Being in Human Resources for over 14 years, I have a few opinions, which is no surprise for anyone that knows me well. However, professionally, I do try to keep my opinions to myself or at least attempt the coaching approach of self discovery. I posted a blog about this topic previously:
One of my most important and strategic roles is encouragement of a mentoring relationship between managers and staff, help individuals find common ground and influence the engagement process. One situation that surfaces regularly is managing the “boss”; at times, we all are frustrated because we did not know about something that affected our work. By taking ownership, the employee takes control, asks more questions, and engages in conversation about what is going on within the organization, not just what is affecting the employee’s job. A manager directs employees, projects, & responsibilities/priorities & most executives would agree that managers also own the development of tomorrow’s leaders through employee development. With all of the other responsibilities, development tends to fall to the bottom of the priority list, not because the manager does not want to challenge his/her staff, but there is not time to introduce a new skill or project to an employee with a full-plate of tasks and responsibilities. For the employee, owning the relationship drives engagement & if the employee feels a sense of control over their destiny, there is less chance of becoming overwhelmed. When an employee learns a new skill or has success on a project or with a team, results are felt by the manager and the employee & executives take note.
Ideally, a regular, semi-formal status update with two-way communication produces the best results. A status update is not a formal performance review, which will be another topic for another time. However, the use the agenda or notes can be a starting place for a more formalized recap of performance. Typically a status update is a conversation about how things are going, what the employee is working on and where he/she needs help or guidance. Normally, most people consider a status more about telling their boss about what they are doing, not finding out how to help the manager. Many managers are managing both employee expectations & tightening of budget dollars over the last 18 months, those items are challenging in any economic environment. If managers are open to on-the-job development, the employee has an opportunity to lead a project or be exposured to a new project for which you have no experience. A “win” for everyone–employee, manager & the company! Outside training and seminars are valuable, but true skill building comes with experience and practice of those skills.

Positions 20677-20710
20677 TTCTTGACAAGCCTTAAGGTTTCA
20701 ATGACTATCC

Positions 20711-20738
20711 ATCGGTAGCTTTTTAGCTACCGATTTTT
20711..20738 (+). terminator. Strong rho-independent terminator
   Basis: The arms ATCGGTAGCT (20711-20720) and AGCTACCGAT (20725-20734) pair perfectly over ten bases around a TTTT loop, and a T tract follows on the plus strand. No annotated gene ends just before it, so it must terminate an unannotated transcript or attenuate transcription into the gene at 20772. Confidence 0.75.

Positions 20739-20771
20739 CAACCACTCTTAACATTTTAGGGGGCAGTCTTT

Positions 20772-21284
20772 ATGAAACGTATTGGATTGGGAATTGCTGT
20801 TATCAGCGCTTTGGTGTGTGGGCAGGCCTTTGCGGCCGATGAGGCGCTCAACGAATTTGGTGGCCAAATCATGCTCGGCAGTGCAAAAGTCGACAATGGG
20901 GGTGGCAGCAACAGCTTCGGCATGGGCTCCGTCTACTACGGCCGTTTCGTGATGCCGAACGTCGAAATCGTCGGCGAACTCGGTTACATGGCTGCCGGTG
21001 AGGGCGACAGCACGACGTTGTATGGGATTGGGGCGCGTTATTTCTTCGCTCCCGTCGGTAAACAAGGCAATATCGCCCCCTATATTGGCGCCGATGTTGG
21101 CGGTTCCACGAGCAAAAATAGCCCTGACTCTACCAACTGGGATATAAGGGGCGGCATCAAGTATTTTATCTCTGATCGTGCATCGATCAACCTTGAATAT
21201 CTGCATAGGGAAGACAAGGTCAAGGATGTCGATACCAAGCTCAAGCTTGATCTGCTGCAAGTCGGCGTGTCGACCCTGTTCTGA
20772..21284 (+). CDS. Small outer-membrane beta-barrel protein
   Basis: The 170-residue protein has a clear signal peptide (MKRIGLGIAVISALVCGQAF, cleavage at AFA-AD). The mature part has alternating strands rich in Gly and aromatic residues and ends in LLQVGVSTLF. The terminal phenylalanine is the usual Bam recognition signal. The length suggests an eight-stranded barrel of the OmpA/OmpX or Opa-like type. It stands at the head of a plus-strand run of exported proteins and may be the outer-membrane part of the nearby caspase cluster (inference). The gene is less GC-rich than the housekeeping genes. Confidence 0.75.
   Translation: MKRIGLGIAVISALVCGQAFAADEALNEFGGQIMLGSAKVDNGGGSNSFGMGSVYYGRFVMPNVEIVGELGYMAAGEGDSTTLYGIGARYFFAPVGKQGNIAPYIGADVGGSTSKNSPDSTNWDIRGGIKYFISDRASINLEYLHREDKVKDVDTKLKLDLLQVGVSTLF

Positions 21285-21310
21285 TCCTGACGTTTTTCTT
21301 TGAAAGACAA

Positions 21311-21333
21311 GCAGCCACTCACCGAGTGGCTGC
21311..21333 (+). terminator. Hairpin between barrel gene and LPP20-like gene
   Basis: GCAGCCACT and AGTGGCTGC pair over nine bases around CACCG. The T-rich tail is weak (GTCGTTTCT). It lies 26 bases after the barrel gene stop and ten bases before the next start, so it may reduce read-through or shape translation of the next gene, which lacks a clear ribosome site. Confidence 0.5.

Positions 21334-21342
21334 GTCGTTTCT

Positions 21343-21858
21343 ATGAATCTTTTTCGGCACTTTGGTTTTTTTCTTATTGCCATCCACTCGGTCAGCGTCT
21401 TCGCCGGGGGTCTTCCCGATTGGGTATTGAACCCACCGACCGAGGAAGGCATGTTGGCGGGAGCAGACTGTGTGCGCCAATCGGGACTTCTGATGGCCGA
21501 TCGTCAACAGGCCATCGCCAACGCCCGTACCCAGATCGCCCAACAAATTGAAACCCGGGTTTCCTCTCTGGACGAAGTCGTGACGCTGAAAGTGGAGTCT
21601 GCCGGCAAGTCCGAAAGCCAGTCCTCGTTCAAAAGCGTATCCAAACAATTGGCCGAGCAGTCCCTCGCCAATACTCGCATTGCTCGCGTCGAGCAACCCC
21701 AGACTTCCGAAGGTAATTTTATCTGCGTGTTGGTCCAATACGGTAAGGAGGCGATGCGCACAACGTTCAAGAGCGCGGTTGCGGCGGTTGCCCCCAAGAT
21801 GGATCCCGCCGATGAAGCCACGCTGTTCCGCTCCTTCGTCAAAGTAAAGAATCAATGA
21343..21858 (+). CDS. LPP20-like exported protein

Discussing future goals is somewhat of a slippery slope. What if there is great satisfaction in the current role and no interest in moving up long-term? Want a different role? Want the manager’s role? Will he/she be a threatened? Reflection of those requests are extremely important. On the flip side, he/she may be open to exposure to new skills or projects. Managers that avoided potential turnover are looked upon extremely positively by senior executives and the team may become more productive, profitable, flexible, & efficient with these development opportunities.
Don’t let that risk be a missed opportunity. Occasionally a manager has information about the employee’s future with the organization that the employee is unaware of or has not discussed with him/her. Maybe the manager is looking for an opportunity to move up (or out) and needs to “train” his/her replacement before assuming this new role.
The outcome is usually worth risk. Being prepared to ask for feedback (honest, maybe even a little brutal) and act upon it—that in my opinion is the toughest part for both managers and employees.
We own it. Manage proactively. Our manager. Our network. Our career. Our development. Our mistakes. Our rewards. Our success.